Monday, January 28, 2008

Lunch in Eden

This weekend Nancy and I visited an organic farm near Arenal Volcano. It supplies herbs for the New Chapter product line. Our friend Beverly, an herbalist in New Mexico, is planning a field trip for her students this spring, and she wanted to check out the operation.

Nueva Luna, tucked back off the main road, is an Eden. Everything from the landscaping to the open air dining room exudes tranquility. For lunch we ate delicious organic greens picked that morning, with an organic chicken and yucca casserole plus the Costa Rica staple, rice and beans. We could hear and see a toucan (the big-billed Fruit-Loop bird) calling in a nearby tree.

It is amazing what one person with a vision can do. Steven, the manager of Nueva Luna, has been farming organically for 30 years. New Chapter used him as a source for their herbs and eventually had him buy a farm and run the operation. The demand for organic products has grown so much that Steven, who used to supply 100% of New Chapter's turmeric and ginger, now provides only 4%, as other farms worldwide join the list of suppliers.

We will be returning to Nueva Luna in March for a 4-night stay. I’m sure I’ll have more to report then. Meanwhile, Nancy and I will continue to search out organic produce—not always the easiest thing to do in Costa Rica even at the marvelous local farmers’ markets.

As the medical intuitive Jamie Champion once told us, “Fresh trumps organic.” And fresh is what we have in abundance here-- mangoes, pineapples, papayas, bananas, and many other fruits and vegetables. We eat with gratitude for the earth that provides and for the many farmers like Steven of Nueva Luna, Karen & Jacqueline of the Women’s Environmental Institute in Minnesota, and our brother-in-law, Steve Anderson, whose passion brings us nature’s best.


Thursday, January 24, 2008

From the Arctic to the Tropics

For Nancy & me, part of what makes our life so enjoyable is being physically comfortable. Luckily we have similar comfort zones—temperatures in the 80s are perfect during the day and temperatures in the 70s are ideal at night.

Minnesota is currently in a deep freeze. We left Minneapolis January 19, when the thermometer huddled at a bone-chilling minus 13 degrees. The pilot announced that it was 80 degrees in Costa Rica. By the time we landed, the evening had cooled down to a balmy 72.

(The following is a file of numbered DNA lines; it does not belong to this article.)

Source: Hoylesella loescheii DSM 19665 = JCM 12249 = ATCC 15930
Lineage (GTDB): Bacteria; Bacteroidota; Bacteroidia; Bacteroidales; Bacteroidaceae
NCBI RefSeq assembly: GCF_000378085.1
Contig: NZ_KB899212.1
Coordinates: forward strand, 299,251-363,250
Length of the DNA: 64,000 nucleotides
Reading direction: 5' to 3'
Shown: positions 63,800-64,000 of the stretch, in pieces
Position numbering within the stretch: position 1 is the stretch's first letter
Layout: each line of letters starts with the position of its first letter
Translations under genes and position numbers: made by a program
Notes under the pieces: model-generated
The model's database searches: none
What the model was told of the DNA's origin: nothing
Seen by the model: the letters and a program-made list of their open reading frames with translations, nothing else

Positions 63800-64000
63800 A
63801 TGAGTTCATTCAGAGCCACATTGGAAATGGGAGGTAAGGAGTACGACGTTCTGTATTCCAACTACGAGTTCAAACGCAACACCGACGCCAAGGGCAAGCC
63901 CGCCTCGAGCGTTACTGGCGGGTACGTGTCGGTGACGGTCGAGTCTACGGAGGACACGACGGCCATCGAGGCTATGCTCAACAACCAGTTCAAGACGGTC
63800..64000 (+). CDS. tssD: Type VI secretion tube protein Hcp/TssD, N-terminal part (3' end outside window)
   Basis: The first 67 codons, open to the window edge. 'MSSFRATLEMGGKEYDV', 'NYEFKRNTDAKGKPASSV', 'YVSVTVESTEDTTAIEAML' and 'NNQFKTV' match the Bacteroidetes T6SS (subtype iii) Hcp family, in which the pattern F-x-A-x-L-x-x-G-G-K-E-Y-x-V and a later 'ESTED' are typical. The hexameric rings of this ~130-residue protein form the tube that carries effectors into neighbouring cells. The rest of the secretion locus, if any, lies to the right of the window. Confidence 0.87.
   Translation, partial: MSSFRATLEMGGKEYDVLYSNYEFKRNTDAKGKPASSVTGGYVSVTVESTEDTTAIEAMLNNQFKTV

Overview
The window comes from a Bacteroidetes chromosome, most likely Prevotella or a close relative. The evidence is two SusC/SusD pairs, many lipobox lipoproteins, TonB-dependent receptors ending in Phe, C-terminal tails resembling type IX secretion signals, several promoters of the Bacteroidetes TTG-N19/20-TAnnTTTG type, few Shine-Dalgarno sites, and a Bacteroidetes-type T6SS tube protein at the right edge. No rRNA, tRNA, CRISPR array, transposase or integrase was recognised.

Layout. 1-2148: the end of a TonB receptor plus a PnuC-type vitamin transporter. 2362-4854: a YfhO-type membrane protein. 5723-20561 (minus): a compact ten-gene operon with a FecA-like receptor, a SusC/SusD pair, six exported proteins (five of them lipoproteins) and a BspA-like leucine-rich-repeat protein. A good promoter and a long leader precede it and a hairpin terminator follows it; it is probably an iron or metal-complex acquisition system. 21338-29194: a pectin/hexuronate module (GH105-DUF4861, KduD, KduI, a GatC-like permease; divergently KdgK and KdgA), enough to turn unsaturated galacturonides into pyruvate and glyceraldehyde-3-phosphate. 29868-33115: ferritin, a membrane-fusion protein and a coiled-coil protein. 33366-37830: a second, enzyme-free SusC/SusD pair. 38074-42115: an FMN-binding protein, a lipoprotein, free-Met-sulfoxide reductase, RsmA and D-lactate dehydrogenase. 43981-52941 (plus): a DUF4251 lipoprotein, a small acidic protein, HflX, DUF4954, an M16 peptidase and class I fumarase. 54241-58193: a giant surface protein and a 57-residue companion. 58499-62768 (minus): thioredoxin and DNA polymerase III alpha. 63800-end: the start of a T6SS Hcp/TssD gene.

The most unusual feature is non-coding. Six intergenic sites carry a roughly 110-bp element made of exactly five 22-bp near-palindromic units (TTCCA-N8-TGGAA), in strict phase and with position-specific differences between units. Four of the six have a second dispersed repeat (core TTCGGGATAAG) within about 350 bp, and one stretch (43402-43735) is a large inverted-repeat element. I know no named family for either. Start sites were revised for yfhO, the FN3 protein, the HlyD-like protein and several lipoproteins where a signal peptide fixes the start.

We don’t think of our preference for the tropics as escaping winter as much as it is choosing comfort. While we enjoy winter, especially when a fresh blanket of snow covers the earth, month after month of it is too much for us—and stressful for Nancy’s lungs. We also love the simplicity of warm weather—light-weight clothes, no heating (and, for us, no air conditioning), and local fresh fruits & vegetables. Having our first juicy mango, papaya, and cantaloupe felt like a sacrament!

We are in the ear-to-ear-grin-stage, barely able to believe we are back in Costa Rica—for our sixth winter. Our eyes are feasting on the orange, pink, and magenta bougainvillea. After weeks of long underwear, wool socks, down jackets, stocking hats, and heavy boots, we walk out the front door of our apartment in shorts and a T-shirt. Nothing else.

Life is simple and full here. We love it!!!


Wednesday, January 9, 2008

Paco's World: Outstanding!

“The Sea and Nature,” Paco said, his weathered face beaming joy. “That’s what I love. The Sea and Nature. And everyday I get to be on this boat. It’s what I was meant to do.”

We were snorkeling off Monkey Island in Puerto Rico over New Year’s with friends. We had run into Paco a few days earlier along the harbor in Naguabo. The old salt pointed to his blue and red wooden boat anchored nearby and encouraged us to join him on a tour.

“The weather Wednesday morning should be outstanding!”

Wednesday we drove through a rain storm to the harbor. By the time Paco strolled up with snorkeling equipment in hand, the rain had receded. Motoring us across the bay, Pace waved his arm toward the horizon roiling with dark clouds. “It’s a beautiful day to be out!” he exclaimed. “Look how calm the water is. And just past those clouds it’s clearing up.”

We snorkeled over the wreck of a sugar cane barge that went down in 1948. The years had turned it into a reef where hundreds of parrot fish, blue tangs, porcupine fish, and black and yellow sergeant majors congregated. Back on board, we watched rhesus monkeys cavorting on land.

“Oh, man, look at them monkeys monkeying around!” Paco laughed.

As he steered us back to the mainland, Paco waxed philosophical. “Do you know what’s the most important thing in the world to learn about?”

We waited.

“Yourself! You got to know who you really are!”

He thumped his chest. “You got to be true to what’s here. If you’re doing what pleases others instead of yourself, you got nothing.”

He tapped his heart again. “You can’t be afraid. Age doesn’t matter. Do what you love!”

Paco’s eyes crinkled at the rolling waters of the Atlantic as he seemed to drink in the energy that nourishes him.

“What a beautiful day! Isn’t Nature outstanding?”

Although Paco steers his boat over the same nautical mile toward the off-shore monkey reserve every day, the trip is a joy for him. He showed us a vivid example of living fully—loving what you do and doing what you love.